Then came These Shining Lives. I had the wonderful opportunity to be able to WATCH a DCRT show for the first time in over a year and half. And it was quite the experience. This cast and crew faced a similar challenge to Gaslight—a shortened rehearsal period, with director John Hardy leaving after tech to head back to Virginia for a previously arranged engagement, along with a special performance at the National Museum of Nuclear Science and History.
Just to give everyone an idea, here’s how the second weekend of our run went with the special performance:
THURSDAY NIGHT: Performance.
After show, tear down set.
FRIDAY MORNING: Meet Bright and Early (hellooooo coffee!) to load up a truck with set.
Drive to Museum.
Tech show in space.
Go home and shower (we were a little stinky by this point).
Come back fresh and clean, chat with our fantastic audience over food and drinks.
Had touching and enlightening Q&A with audience after show.
SATURDAY MORNING: Meet Bright and Early again (more coffee) to tear down set.
Load truck with set.
Drive back to The Cell.
Go home and shower (stinky again).
Come back for another performance!
It’s here that I must also give a special shout-out to the Nuclear Museum. Not only were they incredibly accommodating, but enthusiastic to share this experience with us. It was pure joy to work with them, and we cannot wait to pursue further special performances in the future!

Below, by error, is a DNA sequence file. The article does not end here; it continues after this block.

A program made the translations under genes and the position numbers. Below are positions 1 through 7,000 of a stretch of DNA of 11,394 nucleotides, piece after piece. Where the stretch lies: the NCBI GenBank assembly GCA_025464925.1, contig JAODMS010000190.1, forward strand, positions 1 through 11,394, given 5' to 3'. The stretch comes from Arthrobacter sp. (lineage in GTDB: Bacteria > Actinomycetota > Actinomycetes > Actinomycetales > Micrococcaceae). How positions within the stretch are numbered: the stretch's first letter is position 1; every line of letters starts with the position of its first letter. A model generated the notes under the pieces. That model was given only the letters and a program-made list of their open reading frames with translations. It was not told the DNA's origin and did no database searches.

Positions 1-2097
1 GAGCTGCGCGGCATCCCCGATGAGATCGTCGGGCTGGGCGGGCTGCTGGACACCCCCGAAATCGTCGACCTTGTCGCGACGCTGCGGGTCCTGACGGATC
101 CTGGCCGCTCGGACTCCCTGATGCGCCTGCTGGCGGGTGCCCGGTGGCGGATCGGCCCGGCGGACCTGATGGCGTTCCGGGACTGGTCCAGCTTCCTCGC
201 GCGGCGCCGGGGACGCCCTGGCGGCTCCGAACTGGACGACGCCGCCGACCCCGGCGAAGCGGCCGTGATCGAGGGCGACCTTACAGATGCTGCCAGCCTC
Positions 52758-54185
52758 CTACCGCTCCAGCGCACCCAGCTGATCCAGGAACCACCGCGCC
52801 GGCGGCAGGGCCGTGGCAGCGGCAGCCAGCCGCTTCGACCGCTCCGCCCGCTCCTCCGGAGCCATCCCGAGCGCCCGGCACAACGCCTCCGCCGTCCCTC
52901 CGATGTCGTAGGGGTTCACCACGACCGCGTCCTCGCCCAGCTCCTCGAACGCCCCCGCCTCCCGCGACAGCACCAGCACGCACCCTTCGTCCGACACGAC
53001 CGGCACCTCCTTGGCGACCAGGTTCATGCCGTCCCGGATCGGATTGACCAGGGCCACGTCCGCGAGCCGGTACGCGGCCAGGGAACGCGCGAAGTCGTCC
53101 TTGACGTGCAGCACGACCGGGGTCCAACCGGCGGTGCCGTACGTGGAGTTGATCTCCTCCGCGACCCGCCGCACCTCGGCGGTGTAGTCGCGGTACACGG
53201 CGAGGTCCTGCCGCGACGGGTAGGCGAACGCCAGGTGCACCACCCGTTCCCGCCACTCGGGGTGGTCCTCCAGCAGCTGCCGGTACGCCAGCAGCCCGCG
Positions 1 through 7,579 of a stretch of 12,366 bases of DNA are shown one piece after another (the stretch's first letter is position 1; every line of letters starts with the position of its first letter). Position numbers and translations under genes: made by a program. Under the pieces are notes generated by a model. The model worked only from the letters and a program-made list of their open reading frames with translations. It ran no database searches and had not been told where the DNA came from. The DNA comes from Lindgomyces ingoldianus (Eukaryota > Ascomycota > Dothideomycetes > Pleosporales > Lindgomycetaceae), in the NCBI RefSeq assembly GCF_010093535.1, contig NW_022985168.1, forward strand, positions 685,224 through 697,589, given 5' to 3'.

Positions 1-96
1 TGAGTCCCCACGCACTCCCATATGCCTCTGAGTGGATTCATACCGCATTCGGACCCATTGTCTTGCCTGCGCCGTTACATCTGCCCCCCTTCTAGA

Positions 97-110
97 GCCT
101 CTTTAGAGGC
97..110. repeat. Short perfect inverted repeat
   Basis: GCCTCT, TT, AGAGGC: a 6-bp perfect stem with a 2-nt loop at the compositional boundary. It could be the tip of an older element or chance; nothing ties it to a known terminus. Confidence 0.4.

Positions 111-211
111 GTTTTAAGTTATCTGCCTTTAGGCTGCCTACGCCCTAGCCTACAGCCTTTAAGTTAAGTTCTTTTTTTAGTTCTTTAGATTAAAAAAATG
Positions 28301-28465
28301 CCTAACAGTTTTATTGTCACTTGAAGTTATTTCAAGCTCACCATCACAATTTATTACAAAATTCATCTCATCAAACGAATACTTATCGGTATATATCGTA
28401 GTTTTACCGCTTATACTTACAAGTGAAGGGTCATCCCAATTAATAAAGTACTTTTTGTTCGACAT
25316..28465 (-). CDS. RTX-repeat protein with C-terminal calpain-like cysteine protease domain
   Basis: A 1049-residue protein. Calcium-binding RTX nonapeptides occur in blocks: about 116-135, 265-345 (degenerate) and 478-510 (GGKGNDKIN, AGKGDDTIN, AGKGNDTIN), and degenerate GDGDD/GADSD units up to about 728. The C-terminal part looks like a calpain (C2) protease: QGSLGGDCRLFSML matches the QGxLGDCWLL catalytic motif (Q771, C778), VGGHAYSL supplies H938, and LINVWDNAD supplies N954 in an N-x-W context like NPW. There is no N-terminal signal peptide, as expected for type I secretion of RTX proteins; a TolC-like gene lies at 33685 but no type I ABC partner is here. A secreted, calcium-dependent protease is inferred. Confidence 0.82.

But I’m not done with this show. Not at all. Because I cannot think of a deeper and more engaging show to end our fourth season than These Shining Lives. As I said before, I not only got to watch and experience this touching, inspiring, and profound production from the audience, but I also got to hear what all of you had to say as you left the theatre. And your remarks, comments, opinions, and overall reactions touched me just as much as the play did.
Why? Because we fulfilled our mission. We served our audience—you all. Your responses to the show were thought-provoking, heart-wrenching, smile-inducing, and I relished each and every conversation with our patrons after every single show. So thank you.
Wow. That was quite the season, wasn’t it?
And now…now what?
Well, as I’m sure you’re aware, while we may rest a little bit after every big project, all of us at DCRT don’t sit still for long. We’re eager with anticipation for the next thing from which we can learn and share something. So here’s what you have to look forward to: